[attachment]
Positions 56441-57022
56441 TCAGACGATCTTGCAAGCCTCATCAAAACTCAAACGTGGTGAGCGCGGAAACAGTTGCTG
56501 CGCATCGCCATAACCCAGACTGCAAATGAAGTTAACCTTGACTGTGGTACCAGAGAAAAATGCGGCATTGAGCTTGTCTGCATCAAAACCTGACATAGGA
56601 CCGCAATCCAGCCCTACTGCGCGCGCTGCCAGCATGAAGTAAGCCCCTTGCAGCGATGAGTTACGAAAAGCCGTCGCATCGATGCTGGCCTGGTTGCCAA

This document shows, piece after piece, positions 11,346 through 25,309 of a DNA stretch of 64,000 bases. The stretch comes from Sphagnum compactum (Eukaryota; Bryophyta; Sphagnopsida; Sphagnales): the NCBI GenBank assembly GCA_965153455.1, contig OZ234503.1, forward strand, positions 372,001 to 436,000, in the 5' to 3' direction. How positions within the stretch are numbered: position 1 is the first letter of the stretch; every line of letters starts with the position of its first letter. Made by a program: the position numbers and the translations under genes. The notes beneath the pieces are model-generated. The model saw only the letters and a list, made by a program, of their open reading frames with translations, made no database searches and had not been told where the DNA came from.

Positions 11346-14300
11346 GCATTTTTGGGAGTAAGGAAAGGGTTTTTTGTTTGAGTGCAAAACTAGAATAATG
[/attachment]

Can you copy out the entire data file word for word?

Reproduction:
Positions 56441-57022
56441 TCAGACGATCTTGCAAGCCTCATCAAAACTCAAACGTGGTGAGCGCGGAAACAGTTGCTG
56501 CGCATCGCCATAACCCAGACTGCAAATGAAGTTAACCTTGACTGTGGTACCAGAGAAAAATGCGGCATTGAGCTTGTCTGCATCAAAACCTGACATAGGA
56601 CCGCAATCCAGCCCTACTGCGCGCGCTGCCAGCATGAAGTAAGCCCCTTGCAGCGATGAGTTACGAAAAGCCGTCGCATCGATGCTGGCCTGGTTGCCAA

This document shows, piece after piece, positions 11,346 through 25,309 of a DNA stretch of 64,000 bases. The stretch comes from Sphagnum compactum (Eukaryota; Bryophyta; Sphagnopsida; Sphagnales): the NCBI GenBank assembly GCA_965153455.1, contig OZ234503.1, forward strand, positions 372,001 to 436,000, in the 5' to 3' direction. How positions within the stretch are numbered: position 1 is the first letter of the stretch; every line of letters starts with the position of its first letter. Made by a program: the position numbers and the translations under genes. The notes beneath the pieces are model-generated. The model saw only the letters and a list, made by a program, of their open reading frames with translations, made no database searches and had not been told where the DNA came from.

Positions 11346-14300
11346 GCATTTTTGGGAGTAAGGAAAGGGTTTTTTGTTTGAGTGCAAAACTAGAATAATG